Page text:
As for what tipped the scales in his decision, Yamaguchi said, “What makes it so special is that the Blue Jays are the only team in Canada, and that makes it so much different than other teams. I’m really honoured to play for this team.”

Yamaguchi is intent on winning a spot in the rotation during spring training, but during a media session in which he touched all the right notes, the 32-year-old added that he understands that he must do what’s best for the team.

How he transitions will be fascinating and he admitted that he’ll have to make adjustments to the major-league game.

All but one of the NPB stadiums are equipped to collect TrackMan data, so the Blue Jays were able to do their analytical homework on him. And they have a process for trying to predict how the performance should translate. But much like draft-eligible players in colleges and those in the minor-leagues, such projections are prone to errors, and Yamaguchi’s performance will provide more information to hone their measures for future evaluations.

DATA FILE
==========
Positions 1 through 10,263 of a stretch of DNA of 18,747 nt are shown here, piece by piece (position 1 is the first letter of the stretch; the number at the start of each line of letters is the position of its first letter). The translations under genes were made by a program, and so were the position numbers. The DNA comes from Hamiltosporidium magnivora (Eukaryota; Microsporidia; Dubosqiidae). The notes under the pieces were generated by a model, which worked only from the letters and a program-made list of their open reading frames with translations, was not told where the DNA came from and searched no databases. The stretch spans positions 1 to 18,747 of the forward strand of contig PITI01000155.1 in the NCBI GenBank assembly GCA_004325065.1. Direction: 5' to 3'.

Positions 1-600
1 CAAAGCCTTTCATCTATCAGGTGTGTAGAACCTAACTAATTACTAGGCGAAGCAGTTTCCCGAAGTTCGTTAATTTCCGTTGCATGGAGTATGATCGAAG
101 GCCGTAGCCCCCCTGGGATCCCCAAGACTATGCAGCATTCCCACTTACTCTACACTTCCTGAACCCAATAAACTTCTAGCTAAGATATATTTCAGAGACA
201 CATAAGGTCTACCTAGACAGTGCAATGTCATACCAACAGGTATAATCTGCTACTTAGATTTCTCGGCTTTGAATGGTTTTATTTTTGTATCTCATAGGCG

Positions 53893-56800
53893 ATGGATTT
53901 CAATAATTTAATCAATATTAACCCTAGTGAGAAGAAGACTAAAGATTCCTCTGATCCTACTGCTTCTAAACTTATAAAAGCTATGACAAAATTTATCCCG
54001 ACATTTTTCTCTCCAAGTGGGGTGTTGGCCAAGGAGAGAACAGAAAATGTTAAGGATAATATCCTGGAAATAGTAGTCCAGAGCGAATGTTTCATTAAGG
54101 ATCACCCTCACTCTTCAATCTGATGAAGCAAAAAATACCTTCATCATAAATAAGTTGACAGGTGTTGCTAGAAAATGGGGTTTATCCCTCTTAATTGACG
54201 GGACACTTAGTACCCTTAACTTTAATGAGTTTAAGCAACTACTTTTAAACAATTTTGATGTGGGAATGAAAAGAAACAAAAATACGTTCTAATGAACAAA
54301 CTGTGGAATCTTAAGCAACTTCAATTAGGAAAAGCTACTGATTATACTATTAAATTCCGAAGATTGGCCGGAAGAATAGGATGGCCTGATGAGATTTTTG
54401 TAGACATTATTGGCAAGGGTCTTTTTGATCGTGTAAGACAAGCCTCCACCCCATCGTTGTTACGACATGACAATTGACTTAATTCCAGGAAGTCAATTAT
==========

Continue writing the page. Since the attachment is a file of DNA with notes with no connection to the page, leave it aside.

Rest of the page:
One thing that should play is the aggressiveness passed down to him by his father, Hisashi, who earned a Maegashira 4 ranking within sumo wrestling’s top Makuuchi division. Yamaguchi provided the highlight of the afternoon when he explained that he chose not to follow in his father’s footsteps because, “I started thinking about in public showing my butt.”

Instead, he shows the public an intensity on the mound praised by just-retired Canadian closer Scott Mathieson, Yamaguchi’s teammate on the Giants the past three years.

“A lot of the Japanese players don’t have that fire that he does,” Mathieson said. “He wants to be on the mound. He’s a competitor.”